As the Mexican economy is easing out of an economic slowdown, this is a critical moment for boards to make a strategic shift from protection measures and cost efficiency into a growth mindset.
Many large Mexican companies are at a tipping point: they need to conduct a strategic review and consider expanding into other markets—for growth, greater capital access, and risk diversification—primarily the United States, Latin America, and Europe. Going global, however, will also require companies to rethink their approaches far beyond business strategy and into areas such as talent, culture, and risks including cybersecurity, geopolitics, and sustainability.
Mexico is gradually developing reforms in corporate governance, focusing on independence and diversity of board members, though at a slower pace compared to other regions. We have seen more organizations opening up their boards to independent directors with no family or other close ties to company leadership, a clear sign of professionalization.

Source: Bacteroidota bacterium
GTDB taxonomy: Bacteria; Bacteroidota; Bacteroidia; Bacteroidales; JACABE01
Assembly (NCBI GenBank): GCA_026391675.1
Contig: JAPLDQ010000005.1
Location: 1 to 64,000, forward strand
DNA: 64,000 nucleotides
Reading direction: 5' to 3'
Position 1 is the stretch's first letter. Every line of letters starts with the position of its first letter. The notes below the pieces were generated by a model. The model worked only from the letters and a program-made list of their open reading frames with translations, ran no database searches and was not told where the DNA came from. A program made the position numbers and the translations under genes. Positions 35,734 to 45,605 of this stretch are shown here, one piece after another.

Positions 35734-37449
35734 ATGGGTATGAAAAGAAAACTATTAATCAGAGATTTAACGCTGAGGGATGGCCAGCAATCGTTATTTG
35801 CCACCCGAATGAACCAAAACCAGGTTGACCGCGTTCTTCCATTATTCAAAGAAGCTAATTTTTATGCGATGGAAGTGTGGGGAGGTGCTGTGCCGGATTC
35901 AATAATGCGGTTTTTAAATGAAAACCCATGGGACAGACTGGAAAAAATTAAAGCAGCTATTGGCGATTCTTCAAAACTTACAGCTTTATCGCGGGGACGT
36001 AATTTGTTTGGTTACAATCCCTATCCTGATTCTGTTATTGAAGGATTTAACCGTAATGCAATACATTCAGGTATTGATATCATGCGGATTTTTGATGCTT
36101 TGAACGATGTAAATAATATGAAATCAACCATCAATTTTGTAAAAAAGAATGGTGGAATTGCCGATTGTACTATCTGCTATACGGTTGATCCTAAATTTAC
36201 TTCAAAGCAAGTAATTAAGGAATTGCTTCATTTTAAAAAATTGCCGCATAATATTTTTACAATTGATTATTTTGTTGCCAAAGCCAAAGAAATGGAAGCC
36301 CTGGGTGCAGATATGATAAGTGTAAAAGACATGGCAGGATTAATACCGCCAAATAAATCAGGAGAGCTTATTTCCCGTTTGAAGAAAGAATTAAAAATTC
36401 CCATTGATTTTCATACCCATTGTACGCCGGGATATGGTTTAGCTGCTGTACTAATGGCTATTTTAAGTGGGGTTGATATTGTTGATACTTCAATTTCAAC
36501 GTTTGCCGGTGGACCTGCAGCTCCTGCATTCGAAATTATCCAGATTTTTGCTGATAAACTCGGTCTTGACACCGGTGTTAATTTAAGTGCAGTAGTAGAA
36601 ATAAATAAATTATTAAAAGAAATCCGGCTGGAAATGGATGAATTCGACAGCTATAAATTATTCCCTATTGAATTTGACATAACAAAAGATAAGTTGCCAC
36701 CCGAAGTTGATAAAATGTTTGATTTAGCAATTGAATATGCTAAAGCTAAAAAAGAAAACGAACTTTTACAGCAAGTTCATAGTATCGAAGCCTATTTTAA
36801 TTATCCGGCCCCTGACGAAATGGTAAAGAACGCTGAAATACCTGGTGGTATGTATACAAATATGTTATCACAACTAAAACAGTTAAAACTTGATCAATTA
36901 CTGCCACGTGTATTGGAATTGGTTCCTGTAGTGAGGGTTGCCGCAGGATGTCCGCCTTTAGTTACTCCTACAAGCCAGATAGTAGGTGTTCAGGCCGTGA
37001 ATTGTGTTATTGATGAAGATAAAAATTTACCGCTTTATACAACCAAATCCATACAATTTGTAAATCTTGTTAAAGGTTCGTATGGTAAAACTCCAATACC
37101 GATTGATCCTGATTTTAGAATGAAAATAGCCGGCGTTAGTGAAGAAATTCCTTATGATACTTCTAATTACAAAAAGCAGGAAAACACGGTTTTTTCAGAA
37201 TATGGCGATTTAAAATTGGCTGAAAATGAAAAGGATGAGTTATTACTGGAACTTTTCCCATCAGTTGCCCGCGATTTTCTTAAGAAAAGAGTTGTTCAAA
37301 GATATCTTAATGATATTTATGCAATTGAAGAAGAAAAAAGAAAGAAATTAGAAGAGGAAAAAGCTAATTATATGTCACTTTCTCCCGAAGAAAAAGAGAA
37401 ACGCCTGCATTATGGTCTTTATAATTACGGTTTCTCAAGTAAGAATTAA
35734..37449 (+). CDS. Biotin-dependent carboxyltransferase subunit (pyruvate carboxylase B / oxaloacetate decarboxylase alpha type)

We also noted a steep increase in the share of seats going to first-time public board directors and a decline in the share of seats going to directors with CEO experience; boards are more open to complementing existing broad executive acumen with direct experience navigating digitally driven transformations and emerging risks.
When it comes to diversity, gender representation has been the main focus of DE&I initiatives in Mexico because the country is at a different level when it comes to the diversity of the talent pool: in 2022, the labor force participation rate among females in Mexico was only 45.7%, compared to 50.9% in Colombia and 53.6% in Brazil.
But Mexican businesses should also consider how to expand DE&I goals beyond gender diversity on boards and the workforce. Thus far we have only seen a few early signs of companies considering a broader definition of diversity.
Source: Heidrick & Struggles